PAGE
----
Pioneer High School's new interim principal has 39 years' experience in public education, and a 19-year tenure as a high school principal that ended with her retirement in 2020.
Carol Townsend is a first-time interim principal. She led Depew High School for 19 years, helping to plan a commencement ceremony for the Class of 2020 that many still look back on fondly.
"We did everything we could for those kids within the pandemic restrictions," Mrs. Townsend said. "They really wanted to walk the stage, so we arranged for them to do that, one-by-one, with their family members. Then we pieced together a video and showed it at the local drive-in."
Now Mrs. Townsend will head Pioneer High School as it searches for its next principal. The search is expected to last several months.
We interviewed Mrs. Townsend on the eve of 2022-23.
Q: This is your first time as an interim. What observations have you made or what things are you noticing versus being a permanent principal?
A: You're coming in as a temporary person, so rather than entering like a bull in a china shop, demanding instant changes, you need to take a low-key approach, find out what's in place, what the history is, and figure out how to support the plan going forward. I'm not here to change the world. I'm here to help with the transition to new leadership, move on with current goals, get involved with committees, etc., because it isn't a long time. You want it to be a collaborative time, because you need ownership of any initiatives from those who are still here after I leave.
Q: Do you see yourself continuing to be an interim administrator post-Pioneer?
A: I think so. I really like the mentoring aspect of it. There's a serious need for that in our field. You've got a couple of assistant principals (Katelyn Welker and Michael Jansma) who seem very open to mentoring and improvement.
Q: What types of things can be accomplished in such a short time on the job?
A: I'm learning about the most immediate needs. Consistency of policies and procedures seems to be one. I've been working with the administrators how we can reword a few things and "tweak" some language, so the school year gets off to a smooth start. As far as taking on anything brand new, it's probably not my place. Just offering my support and perspective, that'll be my focus.
I'm looking forward to meeting the teachers and staff to know what their concerns are as well.
Q: What kinds of first impressions has Pioneer made on you?
A: First of all, you have parents, students, staff and administration that have been extremely welcoming and very friendly. You can tell that this is a close-knit community. Beyond that, the school itself has so much to offer. The capital project will result in a facility that is second-to-none, absolutely beautiful. Third, the programs are just amazing. The number of Career Tech programs you have right here in the building. Students can graduate high school and enter the workforce with some highly needed skills. Welding, Agriculture, Finance Academy; there's just an impressive list.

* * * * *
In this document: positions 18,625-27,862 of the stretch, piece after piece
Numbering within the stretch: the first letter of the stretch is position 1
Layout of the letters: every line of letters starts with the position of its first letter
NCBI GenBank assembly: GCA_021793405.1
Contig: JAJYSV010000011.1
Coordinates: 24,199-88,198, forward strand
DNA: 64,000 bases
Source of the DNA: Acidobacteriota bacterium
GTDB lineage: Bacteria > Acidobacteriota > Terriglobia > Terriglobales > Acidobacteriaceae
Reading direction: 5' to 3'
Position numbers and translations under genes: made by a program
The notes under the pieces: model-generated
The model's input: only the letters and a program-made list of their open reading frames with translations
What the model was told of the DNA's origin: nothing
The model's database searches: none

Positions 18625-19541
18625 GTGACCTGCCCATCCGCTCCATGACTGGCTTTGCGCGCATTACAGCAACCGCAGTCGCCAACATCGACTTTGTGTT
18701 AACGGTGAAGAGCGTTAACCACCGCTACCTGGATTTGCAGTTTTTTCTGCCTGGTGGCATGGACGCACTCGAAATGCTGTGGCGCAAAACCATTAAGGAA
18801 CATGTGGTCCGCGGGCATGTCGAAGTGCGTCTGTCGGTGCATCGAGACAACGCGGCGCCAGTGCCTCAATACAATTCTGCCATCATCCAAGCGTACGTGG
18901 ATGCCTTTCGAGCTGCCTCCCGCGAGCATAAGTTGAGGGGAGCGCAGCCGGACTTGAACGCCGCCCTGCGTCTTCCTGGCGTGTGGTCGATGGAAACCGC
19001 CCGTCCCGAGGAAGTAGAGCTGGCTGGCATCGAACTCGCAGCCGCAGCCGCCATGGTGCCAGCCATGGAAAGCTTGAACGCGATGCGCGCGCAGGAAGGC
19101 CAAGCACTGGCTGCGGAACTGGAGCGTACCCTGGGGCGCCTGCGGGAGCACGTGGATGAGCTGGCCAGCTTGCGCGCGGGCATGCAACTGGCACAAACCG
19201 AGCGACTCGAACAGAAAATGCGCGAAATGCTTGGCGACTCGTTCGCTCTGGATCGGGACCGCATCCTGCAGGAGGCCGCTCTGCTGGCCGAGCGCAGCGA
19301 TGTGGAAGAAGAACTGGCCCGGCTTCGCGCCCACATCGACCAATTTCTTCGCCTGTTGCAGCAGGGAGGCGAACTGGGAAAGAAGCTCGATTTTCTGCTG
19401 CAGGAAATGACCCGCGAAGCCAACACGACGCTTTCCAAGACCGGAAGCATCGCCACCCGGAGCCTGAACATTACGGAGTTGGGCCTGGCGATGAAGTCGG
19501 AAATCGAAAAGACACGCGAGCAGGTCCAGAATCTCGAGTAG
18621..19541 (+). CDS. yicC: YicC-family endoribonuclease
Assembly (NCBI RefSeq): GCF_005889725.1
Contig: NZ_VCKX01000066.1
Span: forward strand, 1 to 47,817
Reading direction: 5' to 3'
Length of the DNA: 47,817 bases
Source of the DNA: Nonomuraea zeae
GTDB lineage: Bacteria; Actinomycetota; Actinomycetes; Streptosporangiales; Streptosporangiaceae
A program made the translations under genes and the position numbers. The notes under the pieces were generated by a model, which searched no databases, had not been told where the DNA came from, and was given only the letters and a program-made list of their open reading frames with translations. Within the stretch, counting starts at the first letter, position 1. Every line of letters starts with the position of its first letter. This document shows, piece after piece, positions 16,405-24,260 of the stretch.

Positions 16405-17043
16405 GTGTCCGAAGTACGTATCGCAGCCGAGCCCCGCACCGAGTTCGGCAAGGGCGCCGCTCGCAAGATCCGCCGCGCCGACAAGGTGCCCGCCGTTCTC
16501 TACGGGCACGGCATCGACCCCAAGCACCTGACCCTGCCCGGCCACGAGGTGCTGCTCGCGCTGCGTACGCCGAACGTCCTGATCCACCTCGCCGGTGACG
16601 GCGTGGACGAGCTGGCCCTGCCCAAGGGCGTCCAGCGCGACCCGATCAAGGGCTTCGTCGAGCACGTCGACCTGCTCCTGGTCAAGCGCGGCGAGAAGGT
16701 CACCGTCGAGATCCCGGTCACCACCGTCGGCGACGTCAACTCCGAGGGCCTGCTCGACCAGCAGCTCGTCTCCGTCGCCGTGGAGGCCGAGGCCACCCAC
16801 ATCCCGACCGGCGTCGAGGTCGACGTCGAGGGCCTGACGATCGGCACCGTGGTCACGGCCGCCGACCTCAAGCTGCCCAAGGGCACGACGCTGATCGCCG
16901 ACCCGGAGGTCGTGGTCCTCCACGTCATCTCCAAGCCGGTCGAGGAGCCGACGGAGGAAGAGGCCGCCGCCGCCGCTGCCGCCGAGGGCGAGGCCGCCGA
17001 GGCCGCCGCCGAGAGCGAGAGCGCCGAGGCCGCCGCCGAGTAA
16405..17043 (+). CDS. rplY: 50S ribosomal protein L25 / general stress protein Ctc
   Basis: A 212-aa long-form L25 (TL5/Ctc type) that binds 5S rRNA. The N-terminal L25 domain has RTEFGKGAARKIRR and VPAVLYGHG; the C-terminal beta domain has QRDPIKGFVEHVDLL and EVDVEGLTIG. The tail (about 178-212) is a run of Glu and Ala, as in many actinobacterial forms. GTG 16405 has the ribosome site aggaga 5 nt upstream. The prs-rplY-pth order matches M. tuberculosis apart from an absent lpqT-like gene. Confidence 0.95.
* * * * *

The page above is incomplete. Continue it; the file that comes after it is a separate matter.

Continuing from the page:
Q: How would you describe Carol Townsend's leadership style and how is it different from what we've seen?
A: I describe my leadership style as being collaborative. I am not 'top-down'; I am 'bottom-up'. I really believe that those who own the problem need to be part of the solution. If we're to make progress on any issue, teachers and staff need to be part of the process, because without buy-in, you're going to go nowhere. You can put all the most wonderful programs in place, but none of them will be sustainable unless you have good teacher-leaders that are involved with the process. Not only creating the program or the process, but also making the regular changes or tweaks along the way.
Q: If you had a message to share with the parents of Pioneer High School students, what would it be?
A: I would hope that they would give the staff and faculty a fresh start. This school district and every school district in the nation have gone through an horrific time the last two years, and the morale of parents, students and teachers is super low, and the frustration level is at an all-time high. We have to get back on track, and we need everybody on board to do that. We can't do that with pre-conceived ideas that the school doesn't know what it's doing. Give us a chance to right the ship, get kids back into the school building, socializing, learning, feeling like they're part of the school. Letting them enjoy the activities and traditions; help them get back into that and enjoy school again.
We all need that. We all need to heal. It's going to take the support of everyone to do it.
Q: You're being asked to set the tone for 2022-23 and then hand it off. What does that look like?
A: I think we need to get back to a high level of standards and expectation for academic success. We have been forced by the state and by the Covid-19 regulations to lower the bar. It's time to get back, time to raise the standards. Some of these kids have lost out on a valuable education, and we need to embrace learning again. Help them understand what's going to need to happen to get them onto the next step in their learning. Whether that looks like college or moving into the workforce, they're not ready at this point. They've missed out on two years, probably closer to three. We need to re-teach what it's going to take, because colleges aren't going to lower the bar.
We can do it, but it's going to take an effort on the part of everyone.
Q: Anything else that people should know?
A: I'm totally open to meeting with parents if they have a concern about their child or school life. Come and see me; don't let it fester or become anger. Let's find a solution before it becomes a bigger problem.